Humans are visual creatures and storytellers by nature. The beauty of excellent content is that it has the ability to paint a clear picture in the reader’s mind, just as truly effective visuals should tell a story. When marrying the two, marketers harness the power of storytelling with visuals to make data fully digestible.
The way in which businesses deliver and distribute graphics to their given audience can determine the overall brand perception. Visuals are concise. They have the power to tell a brand’s story or explain new features and products without amounting to excessive content.
For visual learners, storytelling through illustrative data and infographics creates meaningful space for information that might otherwise go unnoticed. Marketers know that data can be found virtually everywhere. It is how we choose to interpret it, and in turn, how we go about sharing that information that really counts. The idea behind data visualization is that the same information could be written about endlessly, or it could be illustrated. Truly effective data visualization can appear in a litany of different ways and should successfully communicate even the most mundane of data to any audience. Data that may normally exist solely on a spreadsheet has the opportunity to come to life through visuals when properly executed. It is the ability to condense and share information that makes visuals so effective. If a picture is worth a thousand words, think of how easily communicated a single piece of data can be in pictorial form.
Once the informational architecture is determined, design plays a major role in its execution. Complexities of information can often be difficult to communicate through written language. When parsed apart, however, many points of data would be better visualized. That is where both infographics and data visualizations come into play. Compelling infographics, when partnered with written content, can be incredibly successful in viewer retention. Infographics are effective in answering business-specific questions and making hard-facts completely digestible. They are designed for shareability. Infographics are quite simply where data meets design. They work to establish brand identity for a company’s web presence, and across the web.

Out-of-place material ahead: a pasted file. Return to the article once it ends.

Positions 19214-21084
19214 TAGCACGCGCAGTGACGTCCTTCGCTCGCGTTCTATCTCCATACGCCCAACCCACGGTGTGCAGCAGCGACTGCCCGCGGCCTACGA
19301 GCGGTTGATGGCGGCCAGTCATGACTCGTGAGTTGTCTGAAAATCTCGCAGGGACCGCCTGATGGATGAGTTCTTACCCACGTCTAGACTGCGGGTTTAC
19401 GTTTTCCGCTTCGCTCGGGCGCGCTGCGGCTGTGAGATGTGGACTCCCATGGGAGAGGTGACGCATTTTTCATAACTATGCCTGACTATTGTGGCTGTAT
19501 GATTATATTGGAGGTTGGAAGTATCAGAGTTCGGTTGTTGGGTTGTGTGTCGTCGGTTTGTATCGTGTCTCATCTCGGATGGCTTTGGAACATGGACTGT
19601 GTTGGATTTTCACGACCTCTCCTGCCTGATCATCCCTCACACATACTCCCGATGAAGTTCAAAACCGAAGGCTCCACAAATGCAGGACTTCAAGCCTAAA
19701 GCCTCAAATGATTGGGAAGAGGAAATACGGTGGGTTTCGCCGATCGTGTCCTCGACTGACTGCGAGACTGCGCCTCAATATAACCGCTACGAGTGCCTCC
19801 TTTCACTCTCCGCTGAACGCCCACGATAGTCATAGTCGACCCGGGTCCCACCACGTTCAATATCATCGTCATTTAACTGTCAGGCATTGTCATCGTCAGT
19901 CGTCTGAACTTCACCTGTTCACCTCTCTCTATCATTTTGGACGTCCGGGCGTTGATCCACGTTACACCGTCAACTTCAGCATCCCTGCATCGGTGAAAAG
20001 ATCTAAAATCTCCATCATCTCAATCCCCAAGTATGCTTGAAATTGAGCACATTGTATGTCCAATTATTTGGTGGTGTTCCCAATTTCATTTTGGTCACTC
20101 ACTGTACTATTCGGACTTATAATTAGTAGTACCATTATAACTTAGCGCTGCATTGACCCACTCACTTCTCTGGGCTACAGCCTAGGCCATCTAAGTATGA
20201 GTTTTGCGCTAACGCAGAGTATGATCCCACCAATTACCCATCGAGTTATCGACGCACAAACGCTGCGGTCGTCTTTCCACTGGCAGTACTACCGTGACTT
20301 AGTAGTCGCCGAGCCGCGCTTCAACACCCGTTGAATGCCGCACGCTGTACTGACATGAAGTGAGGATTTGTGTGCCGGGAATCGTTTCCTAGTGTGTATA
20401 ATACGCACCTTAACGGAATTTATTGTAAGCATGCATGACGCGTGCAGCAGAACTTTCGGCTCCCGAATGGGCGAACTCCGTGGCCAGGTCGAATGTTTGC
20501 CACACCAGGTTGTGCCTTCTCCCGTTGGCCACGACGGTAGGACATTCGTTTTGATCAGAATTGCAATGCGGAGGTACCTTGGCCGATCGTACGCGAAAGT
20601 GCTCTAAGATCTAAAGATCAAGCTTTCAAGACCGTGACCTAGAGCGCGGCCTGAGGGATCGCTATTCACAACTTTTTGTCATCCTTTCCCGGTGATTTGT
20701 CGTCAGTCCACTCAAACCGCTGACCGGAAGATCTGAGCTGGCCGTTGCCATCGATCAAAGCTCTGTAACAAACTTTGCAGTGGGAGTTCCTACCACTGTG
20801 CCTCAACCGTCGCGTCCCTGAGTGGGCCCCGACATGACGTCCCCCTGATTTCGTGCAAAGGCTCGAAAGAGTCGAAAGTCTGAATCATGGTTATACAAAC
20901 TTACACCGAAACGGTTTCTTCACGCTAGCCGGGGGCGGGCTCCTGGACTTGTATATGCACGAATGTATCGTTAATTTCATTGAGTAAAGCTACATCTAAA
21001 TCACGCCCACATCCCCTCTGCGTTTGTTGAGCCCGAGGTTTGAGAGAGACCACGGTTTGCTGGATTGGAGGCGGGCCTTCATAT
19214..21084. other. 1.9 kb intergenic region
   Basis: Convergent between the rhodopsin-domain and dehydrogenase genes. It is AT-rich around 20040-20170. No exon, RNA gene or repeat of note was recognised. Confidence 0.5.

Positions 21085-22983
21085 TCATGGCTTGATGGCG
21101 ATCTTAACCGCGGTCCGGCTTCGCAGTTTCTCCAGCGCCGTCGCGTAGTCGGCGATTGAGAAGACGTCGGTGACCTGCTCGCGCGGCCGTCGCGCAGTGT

Cherry-picking the right form of data is like curating an art collection. When defining data, it is important to gain valuable insights from, and determine which metrics of data matter most. Communicating the right data through visualization is key. Visual data can depict growth, unique site visits specific to certain marketing campaigns, the success of your marketing efforts, and its effect on different populations and target audiences. The job of data visualization and infographics alike is to simplify the message being delivered. Stories can too easily become lost on the audience when graphs require them to do too much work of their own.